ATTRIBUTE

% OF RESPONDENTS

Problem-solving skills

82.9%

Ability to work in a team

82.9%

Communication skills (written)

80.3%

Leadership

72.6%

Strong work ethic

68.4%

Analytical/quantitative skills

67.5%

Communication skills (verbal)

67.5%

Initiative

67.5%

Detail-oriented

64.1%

Flexibility/adaptability

60.7%

Technical skills

59.8%

Interpersonal skills (relates well to others)

54.7%

Computer skills

48.7%

Organizational ability

48.7%

Strategic planning skills

39.3%

Creativity

29.1%

Friendly/outgoing personality

27.4%

Tactfulness

22.2%

Entrepreneurial skills/risk-taker

19.7%

Fluency in a foreign language

4.3%

Source: Job Outlook 2018, National Association of Colleges and Employers 

Question 2: How should we assess the things that matter?

We need varied and multiple measures of assessment that reflect and align to the four different types of learning goals as previously identified. McTighe references a single photograph as being informative, but not as complete or thorough as an entire album. Different cameras, different lenses, and different contexts may produce different images of the same subject—how well are we incorporating a variety of “photos” as evidence of student learning across these four goals to get a complete picture? Or, are we overly dependent upon standardized and objective types of tests? Although these tests have a place in our album, have we included other assessments that show how students think, problem-solve, and transfer their learning to new contexts?

Question 3: How might assessments enhance learning rather than just measure it?

Authentic tasks and projects integrate learning and measurement. Rubrics guide performance and provide feedback from the start; tasks derive from a realistic setting and require transfer and application of skill and knowledge; and collaboration and problem-solving are expectations. These are just a few of the assessment practices that serve to enhance learning.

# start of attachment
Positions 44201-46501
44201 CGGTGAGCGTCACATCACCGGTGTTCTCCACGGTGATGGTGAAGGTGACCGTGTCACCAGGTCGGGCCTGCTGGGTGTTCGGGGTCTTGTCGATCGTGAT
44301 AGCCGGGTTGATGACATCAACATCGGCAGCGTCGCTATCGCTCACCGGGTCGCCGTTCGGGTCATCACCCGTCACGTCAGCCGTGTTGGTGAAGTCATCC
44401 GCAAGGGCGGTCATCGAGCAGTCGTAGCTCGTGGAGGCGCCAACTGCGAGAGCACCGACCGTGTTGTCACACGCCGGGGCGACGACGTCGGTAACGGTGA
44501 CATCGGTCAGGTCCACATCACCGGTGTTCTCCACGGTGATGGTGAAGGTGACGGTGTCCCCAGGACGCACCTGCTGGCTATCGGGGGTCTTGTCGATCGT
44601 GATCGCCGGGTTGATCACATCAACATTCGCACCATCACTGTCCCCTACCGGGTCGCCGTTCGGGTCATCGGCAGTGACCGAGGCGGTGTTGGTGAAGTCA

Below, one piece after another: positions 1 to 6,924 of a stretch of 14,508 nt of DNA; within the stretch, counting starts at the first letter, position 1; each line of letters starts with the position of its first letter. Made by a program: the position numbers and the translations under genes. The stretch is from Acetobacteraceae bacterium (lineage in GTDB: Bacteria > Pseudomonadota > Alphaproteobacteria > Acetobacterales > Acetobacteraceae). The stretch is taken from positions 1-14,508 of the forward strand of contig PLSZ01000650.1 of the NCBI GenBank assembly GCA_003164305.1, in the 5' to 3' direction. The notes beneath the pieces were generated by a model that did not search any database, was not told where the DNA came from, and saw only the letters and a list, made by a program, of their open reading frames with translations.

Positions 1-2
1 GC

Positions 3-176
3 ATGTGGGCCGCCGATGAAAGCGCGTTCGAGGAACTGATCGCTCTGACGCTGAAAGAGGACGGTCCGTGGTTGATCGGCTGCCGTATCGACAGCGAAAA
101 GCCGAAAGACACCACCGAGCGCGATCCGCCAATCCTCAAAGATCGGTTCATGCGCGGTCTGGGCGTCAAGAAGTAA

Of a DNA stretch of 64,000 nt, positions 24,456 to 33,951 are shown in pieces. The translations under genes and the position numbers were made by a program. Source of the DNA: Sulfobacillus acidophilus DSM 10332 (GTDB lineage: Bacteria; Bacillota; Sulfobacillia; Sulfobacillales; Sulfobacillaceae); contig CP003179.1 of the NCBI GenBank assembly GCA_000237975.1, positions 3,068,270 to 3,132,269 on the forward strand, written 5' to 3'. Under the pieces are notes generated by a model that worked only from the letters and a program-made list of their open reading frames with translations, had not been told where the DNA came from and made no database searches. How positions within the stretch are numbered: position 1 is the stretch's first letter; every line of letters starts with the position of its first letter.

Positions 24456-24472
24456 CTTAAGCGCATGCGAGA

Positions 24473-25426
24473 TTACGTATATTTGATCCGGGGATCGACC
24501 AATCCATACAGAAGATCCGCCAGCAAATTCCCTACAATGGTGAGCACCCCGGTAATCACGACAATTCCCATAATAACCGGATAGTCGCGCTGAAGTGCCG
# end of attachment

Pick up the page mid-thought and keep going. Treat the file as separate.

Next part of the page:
What we monitor and what we measure communicate what we value. A shift in assessment practices necessitates a shift in instructional practices, both of which will require time and support for teachers. Still, the current demands of the workplace behoove us to create a systemic plan for redesigning how we determine what’s important and how we measure what’s important.

Leadership 101—10 Skills Great Principals Have That You’ll Never See on a Resume

The amalgamation of 1 percent—it’s the little things done consistently over time that have great impact. This list compiles those “little things” that affect your culture, climate, and leadership influence. Processing these reflective questions in your mentoring partnership can provide additional insight to the “little things” and offer an opportunity for growth. 

1. How do you grow professionally and how do you model and communicate your love of, and passion for, learning? What daily routine supports your personal/professional growth?

2. How do you navigate conflict between and among staff? Do you have a conversation template you follow?

3. What little things do you do that you’ve noticed contribute to a more positive culture?

4. Do you have any go-to lines or key questions you use to engage staff in conversation?

5. How do you collaborate and engage with your principal in order to create and present a ‘unified’ front?

6. What’s your “convenience store” story (your quick 2-3 sentences that celebrate a recent teaching and learning accomplishment in your building)? How do you decide on your story? What do you look for through your observations – both formal and informal?